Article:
A little Trudeaumania 2.0 hits Hamilton

Justin Trudeau visits Hamilton Wednesday as part of his quest for Liberal leadership. Hamiltonians have their say on the Trudeau part deux.
Justin Trudeau speaks to Hamiltonians at the Sheraton Hotel Wednesday. (Julia Chapman/CBC)

John Stojcic has been a Liberal party supporter since he came to Hamilton from Croatia in the late 1960s. He never got to meet Pierre Elliott Trudeau, the man who got him interested in Canadian politics, but Wednesday night he met Trudeau's son.

Wearing a white and red Pierre Trudeau T-shirt from 1968, Stojcic shook hands and took photos with Justin Trudeau Wednesday night.

"We need him," Stojcic said.

John Stojcic gets his photo taken with Justin Trudeau, wearing his Pierre Trudeau T-shirt from 1968. (Julia Chapman/CBC)

Trudeau spoke to a crowd of about 200 at the Sheraton Hotel in downtown Hamilton as part of his cross-Canada Liberal leadership tour.

"[Hamilton] has transformend itself from a manufacturing hub to knowledge-based industry," Trudeau told the crowd. "It's exactly the kind of city we need to focus on the make sure Canada becomes strong."

In his 15-minute speech, Trudeau said making Canada's economy stronger means focusing on the middle class and engaging all Canadians in poitics.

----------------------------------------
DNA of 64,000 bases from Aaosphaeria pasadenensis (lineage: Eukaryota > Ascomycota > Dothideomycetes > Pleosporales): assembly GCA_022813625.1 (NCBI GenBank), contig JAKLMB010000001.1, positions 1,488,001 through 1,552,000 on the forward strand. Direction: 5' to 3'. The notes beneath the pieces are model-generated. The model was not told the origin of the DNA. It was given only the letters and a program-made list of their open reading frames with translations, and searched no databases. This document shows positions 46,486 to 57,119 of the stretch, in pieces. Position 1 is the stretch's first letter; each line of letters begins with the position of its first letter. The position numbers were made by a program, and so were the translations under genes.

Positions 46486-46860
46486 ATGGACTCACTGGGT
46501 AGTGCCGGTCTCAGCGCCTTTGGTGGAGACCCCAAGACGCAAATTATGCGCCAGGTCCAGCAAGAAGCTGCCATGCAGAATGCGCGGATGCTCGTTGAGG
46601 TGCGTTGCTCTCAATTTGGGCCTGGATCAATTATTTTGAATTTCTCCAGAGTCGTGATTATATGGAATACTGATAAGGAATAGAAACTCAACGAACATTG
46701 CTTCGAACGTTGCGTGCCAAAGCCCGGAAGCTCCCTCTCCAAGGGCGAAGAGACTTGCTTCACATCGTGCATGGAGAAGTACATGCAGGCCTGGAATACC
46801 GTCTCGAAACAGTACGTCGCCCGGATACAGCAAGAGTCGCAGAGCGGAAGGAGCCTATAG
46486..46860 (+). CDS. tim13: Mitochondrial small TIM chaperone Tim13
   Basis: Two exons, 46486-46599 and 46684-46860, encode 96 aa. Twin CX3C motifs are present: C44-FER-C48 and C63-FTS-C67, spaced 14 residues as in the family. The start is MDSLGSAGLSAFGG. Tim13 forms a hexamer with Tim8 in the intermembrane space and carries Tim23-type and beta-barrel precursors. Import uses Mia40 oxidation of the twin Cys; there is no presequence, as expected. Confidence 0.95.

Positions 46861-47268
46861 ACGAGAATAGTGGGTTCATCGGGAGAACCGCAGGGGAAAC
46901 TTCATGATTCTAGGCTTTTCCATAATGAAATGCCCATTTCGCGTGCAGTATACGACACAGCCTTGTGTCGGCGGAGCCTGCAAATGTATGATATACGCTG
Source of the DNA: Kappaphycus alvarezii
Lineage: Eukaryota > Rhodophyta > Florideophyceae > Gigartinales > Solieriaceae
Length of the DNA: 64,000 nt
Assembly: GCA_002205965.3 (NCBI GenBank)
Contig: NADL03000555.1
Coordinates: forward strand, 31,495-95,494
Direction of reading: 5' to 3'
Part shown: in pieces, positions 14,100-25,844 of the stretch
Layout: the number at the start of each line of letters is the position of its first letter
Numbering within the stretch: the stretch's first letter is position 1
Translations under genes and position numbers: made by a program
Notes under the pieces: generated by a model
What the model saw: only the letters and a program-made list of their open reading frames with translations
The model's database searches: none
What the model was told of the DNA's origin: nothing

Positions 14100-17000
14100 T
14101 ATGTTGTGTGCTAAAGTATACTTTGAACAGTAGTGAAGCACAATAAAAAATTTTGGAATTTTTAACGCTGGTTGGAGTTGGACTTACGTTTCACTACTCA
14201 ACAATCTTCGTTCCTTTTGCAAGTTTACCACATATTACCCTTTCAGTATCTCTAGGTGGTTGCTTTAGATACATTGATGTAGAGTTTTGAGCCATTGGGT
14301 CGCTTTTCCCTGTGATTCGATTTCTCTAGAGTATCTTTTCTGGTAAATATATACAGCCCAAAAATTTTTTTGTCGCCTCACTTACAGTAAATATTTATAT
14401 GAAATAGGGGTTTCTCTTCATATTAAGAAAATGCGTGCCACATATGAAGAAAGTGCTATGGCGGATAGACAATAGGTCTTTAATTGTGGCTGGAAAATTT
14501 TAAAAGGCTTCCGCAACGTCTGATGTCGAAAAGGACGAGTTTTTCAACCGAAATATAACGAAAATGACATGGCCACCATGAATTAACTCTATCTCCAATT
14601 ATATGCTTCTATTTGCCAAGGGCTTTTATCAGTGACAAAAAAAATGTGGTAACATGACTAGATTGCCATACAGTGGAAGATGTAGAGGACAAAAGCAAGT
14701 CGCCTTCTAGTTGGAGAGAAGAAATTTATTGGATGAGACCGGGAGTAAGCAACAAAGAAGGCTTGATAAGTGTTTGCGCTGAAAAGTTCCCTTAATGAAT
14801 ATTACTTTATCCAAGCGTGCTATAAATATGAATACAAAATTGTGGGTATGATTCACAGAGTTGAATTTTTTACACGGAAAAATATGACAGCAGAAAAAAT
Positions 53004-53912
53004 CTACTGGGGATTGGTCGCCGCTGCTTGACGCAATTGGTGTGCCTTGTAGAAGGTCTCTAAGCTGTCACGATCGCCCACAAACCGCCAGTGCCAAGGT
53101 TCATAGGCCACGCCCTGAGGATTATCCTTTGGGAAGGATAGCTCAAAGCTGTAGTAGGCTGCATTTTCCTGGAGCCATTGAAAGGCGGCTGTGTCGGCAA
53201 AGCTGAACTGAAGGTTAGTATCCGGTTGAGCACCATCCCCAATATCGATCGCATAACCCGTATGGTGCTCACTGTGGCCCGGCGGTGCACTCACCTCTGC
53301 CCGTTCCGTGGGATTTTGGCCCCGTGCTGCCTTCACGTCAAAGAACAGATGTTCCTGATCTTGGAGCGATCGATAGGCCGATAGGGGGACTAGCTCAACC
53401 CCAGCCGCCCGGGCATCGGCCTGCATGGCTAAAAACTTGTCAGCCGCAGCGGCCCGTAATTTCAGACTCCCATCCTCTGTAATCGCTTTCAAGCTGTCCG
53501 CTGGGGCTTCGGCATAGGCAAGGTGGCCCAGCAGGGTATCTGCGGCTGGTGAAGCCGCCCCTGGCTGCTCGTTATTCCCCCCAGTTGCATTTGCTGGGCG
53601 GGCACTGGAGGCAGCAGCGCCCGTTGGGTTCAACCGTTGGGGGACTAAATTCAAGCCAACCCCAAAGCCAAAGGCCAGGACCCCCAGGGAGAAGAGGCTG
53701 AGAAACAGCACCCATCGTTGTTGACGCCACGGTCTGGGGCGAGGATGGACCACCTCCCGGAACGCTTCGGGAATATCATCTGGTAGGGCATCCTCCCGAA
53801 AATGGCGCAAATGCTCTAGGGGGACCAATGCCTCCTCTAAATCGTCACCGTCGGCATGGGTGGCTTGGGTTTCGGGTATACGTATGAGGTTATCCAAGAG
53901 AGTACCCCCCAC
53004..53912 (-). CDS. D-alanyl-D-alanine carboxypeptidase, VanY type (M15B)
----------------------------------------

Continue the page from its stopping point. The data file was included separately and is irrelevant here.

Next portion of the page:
"When the Liberal party was at its best, it spoke to and for all Canadians," he said. "It's a party created by Canadians."

Trudeau made the crowd laugh when he addressed the decline of the Liberal Party. In the 2000 election, he said the Liberals won 170 seats down to the current 34.

"I'm sorry but that ends up in a straight line down to one seat and that's mine because I'm not losing Papineau," he joked.

Young Hamiltonians like James Puntillo and David Deoliveira, both 20 and friends from high school, wanted to hear what Trudeau would do for young people, but it didn't come up in his speech.

"[Michael] Ignatieff had a platform to subsidize tuition," said Puntillo, a McMaster University student. "I wonder if Justin will carry that torch."

Deoliveria, a Mohawk student who called Pierre Trudeau a rock star, is looking to see a Liberal resurgence, led by his generation.

"I want to live through Trudeaumania 2.0," he said. "It's time for youth in the Liberal Party."

Cynthia Goodridge is a Hamiltonian who remembers Trudeaumania well. She was a French exchange student in Quebec when the separatist movement was gaining prominence.

"The fallout was so clear in my mind and it was Justin's dad's response that made me think highly of the Liberal Party," Goodridge said, dressed in a red pantsuit. "Knowing who brought him up, I can trust this gentleman to lead our country as one."

Liberals hold none of the five federal ridings in Greater Hamilton. But supporters like Stojcic and Goodridge showed there is still some red in the city.

"You're certainly seeing the colour and richness of Hamilton and how hungry people are for something better," Trudeau said.